Executive Function, Memory, and Gait Speed ... - Oxford Journals

3 downloads 4 Views 96KB Size Report
Jun 25, 2010 - walking suggest that deficits in attention and executive ... of Preventive Medicine, University of Tennessee Health Science Center, Memphis .

Journal of Gerontology: MEDICAL SCIENCES Cite journal as: J Gerontol A Biol Sci Med Sci. 2010 October;65A(10):1093–1100 doi:10.1093/gerona/glq111

© The Author 2010. Published by Oxford University Press on behalf of The Gerontological Society of America. All rights reserved. For permissions, please e-mail: [email protected] Advance Access published on June 25, 2010

Executive Function, Memory, and Gait Speed Decline in Well-Functioning Older Adults N. L. Watson,1 C. Rosano,1 R. M. Boudreau,1 E. M. Simonsick,2 L. Ferrucci,2 K. Sutton-Tyrrell,1 S. E. Hardy,3 H. H. Atkinson,4 K. Yaffe,5 S. Satterfield,6 T. B. Harris,7 and A. B. Newman;1,3 for the Health ABC Study 1Department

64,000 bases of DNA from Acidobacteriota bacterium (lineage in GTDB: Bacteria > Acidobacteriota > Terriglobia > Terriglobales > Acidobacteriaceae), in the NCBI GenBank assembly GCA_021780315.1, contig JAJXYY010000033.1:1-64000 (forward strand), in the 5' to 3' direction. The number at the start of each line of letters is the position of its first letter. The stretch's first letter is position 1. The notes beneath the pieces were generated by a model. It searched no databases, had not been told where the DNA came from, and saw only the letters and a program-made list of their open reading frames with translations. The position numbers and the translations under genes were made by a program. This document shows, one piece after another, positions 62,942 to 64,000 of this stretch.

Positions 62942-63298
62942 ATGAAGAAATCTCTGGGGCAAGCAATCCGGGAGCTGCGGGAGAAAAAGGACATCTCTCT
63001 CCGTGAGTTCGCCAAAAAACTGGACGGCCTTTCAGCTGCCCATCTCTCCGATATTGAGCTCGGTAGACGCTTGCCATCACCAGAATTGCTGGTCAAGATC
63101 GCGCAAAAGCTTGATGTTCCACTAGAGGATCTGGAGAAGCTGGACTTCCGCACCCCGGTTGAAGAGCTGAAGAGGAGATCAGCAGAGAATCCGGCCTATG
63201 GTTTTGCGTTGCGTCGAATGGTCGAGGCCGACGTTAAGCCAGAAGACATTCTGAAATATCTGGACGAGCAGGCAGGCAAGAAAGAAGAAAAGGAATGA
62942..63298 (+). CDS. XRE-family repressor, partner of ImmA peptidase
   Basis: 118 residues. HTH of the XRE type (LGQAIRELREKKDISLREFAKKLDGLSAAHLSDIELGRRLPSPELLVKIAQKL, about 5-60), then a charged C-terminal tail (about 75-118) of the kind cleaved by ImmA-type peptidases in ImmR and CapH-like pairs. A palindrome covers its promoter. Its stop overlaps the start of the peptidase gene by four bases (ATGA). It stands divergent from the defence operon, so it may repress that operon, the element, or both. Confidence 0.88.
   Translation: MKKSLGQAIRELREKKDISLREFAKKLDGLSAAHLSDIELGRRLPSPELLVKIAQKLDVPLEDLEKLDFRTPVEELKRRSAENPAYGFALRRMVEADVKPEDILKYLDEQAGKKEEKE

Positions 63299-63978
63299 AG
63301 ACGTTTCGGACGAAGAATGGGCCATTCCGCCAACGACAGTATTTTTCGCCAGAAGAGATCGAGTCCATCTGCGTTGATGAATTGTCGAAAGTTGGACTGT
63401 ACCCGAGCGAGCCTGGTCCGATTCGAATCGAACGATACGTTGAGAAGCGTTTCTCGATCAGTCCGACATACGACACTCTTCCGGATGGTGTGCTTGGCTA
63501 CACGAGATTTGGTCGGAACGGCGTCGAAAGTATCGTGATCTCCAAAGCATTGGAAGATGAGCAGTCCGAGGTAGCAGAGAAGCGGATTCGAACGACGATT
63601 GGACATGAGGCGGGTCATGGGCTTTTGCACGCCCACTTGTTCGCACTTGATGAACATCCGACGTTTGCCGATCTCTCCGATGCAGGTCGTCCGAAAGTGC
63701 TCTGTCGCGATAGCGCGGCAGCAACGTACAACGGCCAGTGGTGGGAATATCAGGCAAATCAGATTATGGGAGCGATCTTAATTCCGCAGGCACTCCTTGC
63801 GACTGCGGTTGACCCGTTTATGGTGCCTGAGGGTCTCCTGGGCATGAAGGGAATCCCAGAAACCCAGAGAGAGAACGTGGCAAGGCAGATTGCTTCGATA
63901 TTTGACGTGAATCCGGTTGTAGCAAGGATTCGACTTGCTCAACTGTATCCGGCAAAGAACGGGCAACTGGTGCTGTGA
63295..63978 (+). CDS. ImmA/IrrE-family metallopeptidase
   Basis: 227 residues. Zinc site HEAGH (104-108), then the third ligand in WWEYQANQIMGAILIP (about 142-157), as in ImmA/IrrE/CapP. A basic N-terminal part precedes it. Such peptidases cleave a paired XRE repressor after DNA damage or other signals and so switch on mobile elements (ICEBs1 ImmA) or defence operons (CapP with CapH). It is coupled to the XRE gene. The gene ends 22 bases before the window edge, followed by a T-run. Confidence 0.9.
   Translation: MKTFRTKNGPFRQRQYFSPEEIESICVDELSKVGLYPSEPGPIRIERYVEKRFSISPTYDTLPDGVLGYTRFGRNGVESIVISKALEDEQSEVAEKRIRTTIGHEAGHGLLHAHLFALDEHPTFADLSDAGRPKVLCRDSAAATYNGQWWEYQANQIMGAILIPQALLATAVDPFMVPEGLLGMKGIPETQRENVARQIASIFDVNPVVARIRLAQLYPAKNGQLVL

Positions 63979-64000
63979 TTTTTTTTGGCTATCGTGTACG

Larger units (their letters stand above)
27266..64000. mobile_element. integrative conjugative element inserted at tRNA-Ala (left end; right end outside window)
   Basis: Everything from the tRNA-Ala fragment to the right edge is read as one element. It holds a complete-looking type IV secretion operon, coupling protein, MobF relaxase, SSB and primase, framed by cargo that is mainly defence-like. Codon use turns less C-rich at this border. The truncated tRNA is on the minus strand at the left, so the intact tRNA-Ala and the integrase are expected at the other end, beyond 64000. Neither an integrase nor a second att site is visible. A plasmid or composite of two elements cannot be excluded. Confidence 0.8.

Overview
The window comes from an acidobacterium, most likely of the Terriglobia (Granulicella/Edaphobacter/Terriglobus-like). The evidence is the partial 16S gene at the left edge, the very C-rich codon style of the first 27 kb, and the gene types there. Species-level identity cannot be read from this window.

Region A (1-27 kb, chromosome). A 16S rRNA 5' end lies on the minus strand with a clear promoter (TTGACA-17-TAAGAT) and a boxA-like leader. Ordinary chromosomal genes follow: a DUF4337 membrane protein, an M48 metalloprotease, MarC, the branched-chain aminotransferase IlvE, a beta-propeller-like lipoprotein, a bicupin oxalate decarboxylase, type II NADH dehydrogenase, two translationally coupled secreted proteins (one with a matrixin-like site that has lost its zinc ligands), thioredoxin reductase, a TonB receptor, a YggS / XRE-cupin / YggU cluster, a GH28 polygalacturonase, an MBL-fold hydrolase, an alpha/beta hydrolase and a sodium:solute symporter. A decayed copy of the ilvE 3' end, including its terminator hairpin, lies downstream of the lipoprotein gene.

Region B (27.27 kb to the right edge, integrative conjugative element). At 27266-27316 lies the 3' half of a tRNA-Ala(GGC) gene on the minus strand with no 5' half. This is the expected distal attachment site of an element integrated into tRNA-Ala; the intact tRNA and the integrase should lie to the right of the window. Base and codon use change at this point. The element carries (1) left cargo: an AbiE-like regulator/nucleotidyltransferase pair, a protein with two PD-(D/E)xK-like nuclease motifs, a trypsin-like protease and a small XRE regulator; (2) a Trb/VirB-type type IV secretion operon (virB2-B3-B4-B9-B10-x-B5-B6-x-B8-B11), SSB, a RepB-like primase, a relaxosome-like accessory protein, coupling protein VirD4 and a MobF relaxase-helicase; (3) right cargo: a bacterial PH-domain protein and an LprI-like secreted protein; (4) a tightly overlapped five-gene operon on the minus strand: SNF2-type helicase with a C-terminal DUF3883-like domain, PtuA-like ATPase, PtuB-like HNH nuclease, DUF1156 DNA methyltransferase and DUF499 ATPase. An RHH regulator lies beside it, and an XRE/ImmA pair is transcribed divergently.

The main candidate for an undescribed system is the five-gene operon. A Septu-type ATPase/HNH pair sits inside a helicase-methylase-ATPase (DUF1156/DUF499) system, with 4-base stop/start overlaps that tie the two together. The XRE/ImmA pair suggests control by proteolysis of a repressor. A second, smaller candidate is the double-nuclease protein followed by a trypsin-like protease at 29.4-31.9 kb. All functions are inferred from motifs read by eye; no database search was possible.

of Epidemiology, University of Pittsburgh, Pennsylvania. Research Branch, Intramural Research Program, National Institute on Aging, Baltimore, Maryland. 3Department of Medicine, University of Pittsburgh, Pennsylvania. 4Department of Internal Medicine, Wake Forest University School of Medicine, Winston-Salem, North Carolina. 5Departments of Neurology and Psychiatry, University of California, San Francisco. 6Department of Preventive Medicine, University of Tennessee Health Science Center, Memphis. 7Laboratory of Epidemiology, Demography and Biometry, Intramural Research Program, National Institute on Aging, Bethesda, Maryland. 2Clinical